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north wall. We have also about 1,500 yards sand on the ground ready for use.

Through the entire season, till the ground became so frozen as to render it impracticable, there have been worked in the quarry from eight to ten convicts. These men, under a superintendent, have worked well, and accomplished a large amount of la bor. For about three months from 15 to 20 convicts have been employed, and are now at work excavating and grading for the north wall and yard. The large amount of earth moved has been used in filling the low marshy land, bordering upon the river, making that much needed portion of the State land, (here. tofore worthless,) now valuable. About 12 convicts have been through the season employed in cutting stone for the cells, 3 in the blacksmith shop, making the iron work for cells, 10 at work in the construction of the cells ; and while building the workshops above described, the necessary number of carpenters, joiners, and brick-layers, making the whole number of days of convict labor 7,434 in this department, this season.

Statements have been made to you of the financial matters of this department, in which the items of receipts and expenditures were particularly set forth. The following is an abstract of those statements, exhibiting the full amount of money received and expended by me, from March 5th, 1860, up to and including Nov. 30, 1860 :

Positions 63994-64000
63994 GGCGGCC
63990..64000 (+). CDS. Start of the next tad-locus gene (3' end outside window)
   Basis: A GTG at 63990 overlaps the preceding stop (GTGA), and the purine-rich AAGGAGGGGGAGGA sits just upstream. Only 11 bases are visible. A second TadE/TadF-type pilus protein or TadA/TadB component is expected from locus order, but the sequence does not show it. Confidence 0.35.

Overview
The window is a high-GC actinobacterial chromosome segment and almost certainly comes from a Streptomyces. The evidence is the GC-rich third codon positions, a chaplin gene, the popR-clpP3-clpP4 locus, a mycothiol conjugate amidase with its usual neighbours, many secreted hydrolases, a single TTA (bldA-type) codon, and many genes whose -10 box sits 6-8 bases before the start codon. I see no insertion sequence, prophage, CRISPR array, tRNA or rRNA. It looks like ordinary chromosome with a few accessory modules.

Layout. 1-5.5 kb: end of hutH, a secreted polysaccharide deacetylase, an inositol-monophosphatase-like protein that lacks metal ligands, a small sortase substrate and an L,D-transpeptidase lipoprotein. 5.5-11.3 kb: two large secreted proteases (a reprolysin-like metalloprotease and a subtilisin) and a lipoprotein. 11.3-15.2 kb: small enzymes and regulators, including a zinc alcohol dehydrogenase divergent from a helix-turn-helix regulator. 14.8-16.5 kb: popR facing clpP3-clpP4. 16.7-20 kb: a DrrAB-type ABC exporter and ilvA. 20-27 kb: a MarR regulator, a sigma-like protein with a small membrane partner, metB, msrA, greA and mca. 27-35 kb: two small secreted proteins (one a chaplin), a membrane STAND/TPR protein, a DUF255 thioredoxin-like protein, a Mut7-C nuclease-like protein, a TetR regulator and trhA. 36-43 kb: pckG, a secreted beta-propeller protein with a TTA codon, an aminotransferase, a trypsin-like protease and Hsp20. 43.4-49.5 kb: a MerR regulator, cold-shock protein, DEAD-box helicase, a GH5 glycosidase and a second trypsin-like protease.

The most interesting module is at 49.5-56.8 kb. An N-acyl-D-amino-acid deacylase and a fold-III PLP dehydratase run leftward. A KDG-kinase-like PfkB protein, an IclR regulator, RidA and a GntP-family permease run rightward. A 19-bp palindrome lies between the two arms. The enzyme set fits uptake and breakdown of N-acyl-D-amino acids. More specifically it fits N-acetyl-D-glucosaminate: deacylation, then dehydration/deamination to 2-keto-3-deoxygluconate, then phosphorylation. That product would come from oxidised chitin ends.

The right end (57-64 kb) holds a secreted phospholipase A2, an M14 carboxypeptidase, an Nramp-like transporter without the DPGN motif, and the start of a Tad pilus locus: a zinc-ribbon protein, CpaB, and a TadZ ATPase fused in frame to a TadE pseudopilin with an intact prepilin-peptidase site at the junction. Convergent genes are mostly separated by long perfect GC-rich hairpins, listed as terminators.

1860. March 5. Rec'd from State Treasury for Inspectors' certificate,

$3,000 00 May 5. Rec'd from State Treasury for Inspectors' catificate,...

3,000 00 June 8. Rec'd from State Treasury for Inspectors' certificate,

3,000 00 July 14. Rec'd for property sold, 1 span horses,... 300 00 Sept. 7.

old iron,....

7 47 Oct. 22. Rec'd for Inspectors' certificate from State Treasury,...

1,000 00

Total cash received,..

$10,307 45

CASH EXPENDED AS PER VOUCHERS.

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For free labor and team work,

$2,238 67 forage for team,

21 66 stone,

300 00 brick,...

1,820 80 hardware, nails, glass, &c.,

198 31 lumber, timber, shingles, and sash, ... 1,176 11 paints and oil,......

16 90 iron and castings,....

1,485 91 freight on lumber, iron, &c.,........ 94 88 sand, ..

798 43 lime, water lime, and calcined plaster, 574 29 roofing,

391 95 horse,

110 00 coal,

14 50

26

$9,242 41 Paid W. L. Seaton, Agent, for amount ad

vanced by Agent to Commissioner, Dec.
25, 1858, by order of the Inspectors,... 1,000 00

$10,242 41 Dec. 1, 1860. Balance cash on hand, .... 65 04

$10,307 45

From the large increase of convicts in this Prison for the last few years, it appears evident that more Prison room will be needed, as soon as it can be prepared with the ordinary process of building

By your direction, I have made estimates for the following additions and improvements : Building an L to the west wing, running north one hundred and ten feet,.....

$5,280 00 Building 200 cells in said L,....

9,800 00 L to west wing, running north 80 feet,....

4,100 00 120 cells in this L,...

7,200 00 400 feet of shops,..

10,400 00

Por removing and rebuilding the east wall, 617 feet,

and for building 711 feet new wall, all 27 feet high including foundation,........

$10,000 00

$47,380 00

The work performed this season has been done with prudence and economy, and with an eye to the best interest of the State, and all in the most substantial and best manner; and for this quality of work, no greater amount could have been expected with the same ontlay of money.